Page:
We adapted existing statistical models used to estimate abundance of steelhead and spring/summer Chinook salmon for fall Chinook salmon passing Lower Granite Dam. Run reconstruction efforts to date at Lower Granite Dam for Snake River fall Chinook salmon have provided estimates of the number of returning adults but with no measure of uncertainty about the estimates. The objective of this study was to estimate the abundance, with uncertainty, of marked (coded-wire tagged CWT or adipose clipped) and unmarked fall Chinook salmon past Lower Granite Dam for return years 20032018. Estimating uncertainty is important for informing the state-space life cycle model (Chapter 5), which incorporates both observation and process uncertainty into parameter estimates. The coefficient of variation (CV) for log- abundance was 1.0% or less in all years, whereas the CV for abundance averaged 4.2% and ranged from 1.4% to 10.4% among years.
Over the past five years, we have been developing a two-stage state-space life-cycle model for naturally produced fall Chinook salmon in the Snake River basin. Initial efforts focused on generating juvenile and adult abundance estimates, with estimates of uncertainty, for informing the life-cycle model. In this report we 1) describe the statistical life-cycle model and improvements made since our last report to the Independent Scientific Advisory Board (ISAB), 2) estimate the effects of covariates on key demographic parameters, and 3) use the fitted life- cycle model to simulate population trajectories under hydrosystem actions proposed for the NOAA 2020 Biological Opinion (hereafter, the Proposed Action). Major recent advancements to the model include revised juvenile abundance estimates, the ability to estimate smolt-to-adult return rates (SAR) separately for subyearling and yearling juvenile fall Chinook salmon, and improvements in the observation model for estimating age, sex, and outmigration structure in adult returns. We examined the effect of numerous environmental, hydrosystem, and ocean covariates on key demographic parameters but only a few covariates were significant. For the adult-to-juvenile transition, we found the maximum weekly river flows during the winter egg- incubation period had a significant negative effect on the juvenile outmigrant abundance from that brood year. For subyearling outmigrants, percent spill during the summer had a significant positive effect on SAR and the mean winter PDO (Pacific Decadal Oscillation) had a significant negative effect on SAR. For yearling outmigrants, NPGO (North Pacific Gyre Oscillation) had a significant positive effect on SAR. We used the fitted model to simulate population trajectories under the Proposed Action, and the median 10-year geometric mean abundance was 8,222 female spawners (interquartile range: 2,592 26,714). Overall, the probability of quasi- extinction (probability of falling below 50 female spawners for 4 consecutive years) was low, with only 1.6% of all simulations having a quasi-extinction probability >0.95. Although quasi-extinction probability was low, we did not assess the additional effect of climate change, which would be expected to increase quasi-extinction probability.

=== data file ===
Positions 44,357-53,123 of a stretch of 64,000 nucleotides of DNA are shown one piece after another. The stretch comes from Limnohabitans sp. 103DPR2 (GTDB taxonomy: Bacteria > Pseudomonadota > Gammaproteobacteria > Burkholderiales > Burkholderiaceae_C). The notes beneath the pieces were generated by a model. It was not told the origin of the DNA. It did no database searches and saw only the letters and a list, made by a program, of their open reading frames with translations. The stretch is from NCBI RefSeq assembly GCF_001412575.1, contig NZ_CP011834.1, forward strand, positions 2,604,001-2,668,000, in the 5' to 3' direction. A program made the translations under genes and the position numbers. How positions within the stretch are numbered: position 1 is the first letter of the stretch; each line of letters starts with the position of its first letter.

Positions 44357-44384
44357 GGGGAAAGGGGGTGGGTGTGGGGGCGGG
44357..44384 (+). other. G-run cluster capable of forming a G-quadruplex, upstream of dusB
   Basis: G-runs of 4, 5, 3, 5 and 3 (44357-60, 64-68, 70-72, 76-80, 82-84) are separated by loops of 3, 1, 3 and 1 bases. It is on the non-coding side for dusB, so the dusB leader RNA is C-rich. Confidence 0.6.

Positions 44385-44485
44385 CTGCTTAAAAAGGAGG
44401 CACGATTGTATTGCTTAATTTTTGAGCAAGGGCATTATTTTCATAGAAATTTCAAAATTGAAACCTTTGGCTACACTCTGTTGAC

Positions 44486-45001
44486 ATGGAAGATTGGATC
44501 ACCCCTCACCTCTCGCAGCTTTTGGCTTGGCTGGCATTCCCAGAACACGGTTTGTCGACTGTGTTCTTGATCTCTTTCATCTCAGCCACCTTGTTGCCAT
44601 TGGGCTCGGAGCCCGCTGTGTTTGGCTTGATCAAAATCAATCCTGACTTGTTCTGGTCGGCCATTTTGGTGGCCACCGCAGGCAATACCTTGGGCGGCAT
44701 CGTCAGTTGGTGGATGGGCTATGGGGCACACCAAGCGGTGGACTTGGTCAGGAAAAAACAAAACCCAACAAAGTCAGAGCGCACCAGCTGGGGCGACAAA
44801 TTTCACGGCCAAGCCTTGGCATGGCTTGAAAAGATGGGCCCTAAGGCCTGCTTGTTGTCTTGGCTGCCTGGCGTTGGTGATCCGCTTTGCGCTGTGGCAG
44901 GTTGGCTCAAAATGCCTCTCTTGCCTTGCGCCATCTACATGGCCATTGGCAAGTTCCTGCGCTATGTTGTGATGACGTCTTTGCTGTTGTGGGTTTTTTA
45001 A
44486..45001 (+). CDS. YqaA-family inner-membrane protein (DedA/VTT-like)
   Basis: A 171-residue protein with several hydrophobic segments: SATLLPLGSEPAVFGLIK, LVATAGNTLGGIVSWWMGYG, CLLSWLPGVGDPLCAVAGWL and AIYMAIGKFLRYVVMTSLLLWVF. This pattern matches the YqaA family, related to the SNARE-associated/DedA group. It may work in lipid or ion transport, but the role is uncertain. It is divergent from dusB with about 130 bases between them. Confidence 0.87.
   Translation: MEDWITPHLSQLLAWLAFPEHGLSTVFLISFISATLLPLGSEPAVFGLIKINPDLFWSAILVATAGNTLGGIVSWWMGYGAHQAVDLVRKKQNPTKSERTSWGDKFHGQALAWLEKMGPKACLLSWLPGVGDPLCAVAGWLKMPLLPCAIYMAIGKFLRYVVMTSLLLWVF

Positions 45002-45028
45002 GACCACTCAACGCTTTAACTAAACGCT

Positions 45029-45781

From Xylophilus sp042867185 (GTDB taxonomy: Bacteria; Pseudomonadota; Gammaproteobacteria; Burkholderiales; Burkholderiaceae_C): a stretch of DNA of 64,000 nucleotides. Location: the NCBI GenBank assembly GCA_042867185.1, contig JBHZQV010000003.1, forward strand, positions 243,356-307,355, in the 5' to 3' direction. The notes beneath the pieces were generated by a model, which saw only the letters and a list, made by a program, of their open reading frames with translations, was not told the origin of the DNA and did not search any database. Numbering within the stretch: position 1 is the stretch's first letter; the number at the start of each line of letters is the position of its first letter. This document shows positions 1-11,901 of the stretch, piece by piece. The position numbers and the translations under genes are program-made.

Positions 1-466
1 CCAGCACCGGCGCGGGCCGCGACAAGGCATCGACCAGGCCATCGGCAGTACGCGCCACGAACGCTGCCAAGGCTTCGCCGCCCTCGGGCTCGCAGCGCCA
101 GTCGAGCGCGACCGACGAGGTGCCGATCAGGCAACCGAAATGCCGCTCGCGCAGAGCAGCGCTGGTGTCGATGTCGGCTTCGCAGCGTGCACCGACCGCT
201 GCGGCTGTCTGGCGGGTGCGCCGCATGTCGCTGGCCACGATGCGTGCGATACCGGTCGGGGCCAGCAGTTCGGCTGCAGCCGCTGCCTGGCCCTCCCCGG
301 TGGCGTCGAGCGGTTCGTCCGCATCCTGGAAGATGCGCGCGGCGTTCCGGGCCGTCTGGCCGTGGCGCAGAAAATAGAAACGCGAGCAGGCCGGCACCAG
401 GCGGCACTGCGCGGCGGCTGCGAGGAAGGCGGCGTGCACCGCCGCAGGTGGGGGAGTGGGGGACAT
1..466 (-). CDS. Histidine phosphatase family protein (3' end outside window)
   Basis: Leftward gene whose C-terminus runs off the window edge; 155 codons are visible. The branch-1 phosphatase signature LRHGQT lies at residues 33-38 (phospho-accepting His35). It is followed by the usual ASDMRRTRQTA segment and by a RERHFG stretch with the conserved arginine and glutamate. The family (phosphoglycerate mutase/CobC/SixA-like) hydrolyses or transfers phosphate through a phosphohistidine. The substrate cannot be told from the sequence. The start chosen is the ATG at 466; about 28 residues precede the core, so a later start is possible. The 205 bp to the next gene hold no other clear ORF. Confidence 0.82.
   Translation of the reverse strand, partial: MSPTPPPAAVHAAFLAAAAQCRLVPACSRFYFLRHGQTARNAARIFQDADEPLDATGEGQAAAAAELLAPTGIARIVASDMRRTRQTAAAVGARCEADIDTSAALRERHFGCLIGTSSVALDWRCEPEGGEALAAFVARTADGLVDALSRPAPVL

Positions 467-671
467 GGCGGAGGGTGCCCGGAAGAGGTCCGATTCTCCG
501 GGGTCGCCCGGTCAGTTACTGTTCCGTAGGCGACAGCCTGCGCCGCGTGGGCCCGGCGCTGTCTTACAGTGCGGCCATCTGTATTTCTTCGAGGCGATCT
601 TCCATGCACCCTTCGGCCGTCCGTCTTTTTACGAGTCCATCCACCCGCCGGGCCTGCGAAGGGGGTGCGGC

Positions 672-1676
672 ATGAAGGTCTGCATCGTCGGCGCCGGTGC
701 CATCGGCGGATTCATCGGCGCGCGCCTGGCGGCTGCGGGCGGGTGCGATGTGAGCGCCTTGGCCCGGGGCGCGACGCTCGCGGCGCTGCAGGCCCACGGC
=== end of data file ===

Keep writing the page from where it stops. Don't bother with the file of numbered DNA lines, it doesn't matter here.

Additional publication details
|Publication Subtype||Other Government Series|
|Title||Research, monitoring, and evaluation of emerging issues and measures to recover the Snake River Fall Chinook Salmon ESU: January 2019 - December 2019|
|Publisher||Bonneville Power Administration|
|Contributing office(s)||Western Fisheries Research Center|
|Description||v, 126 p.|
|State||Idaho, Oregon, Washington|
|Other Geospatial||Snake River|
|Google Analytic Metrics||Metrics page|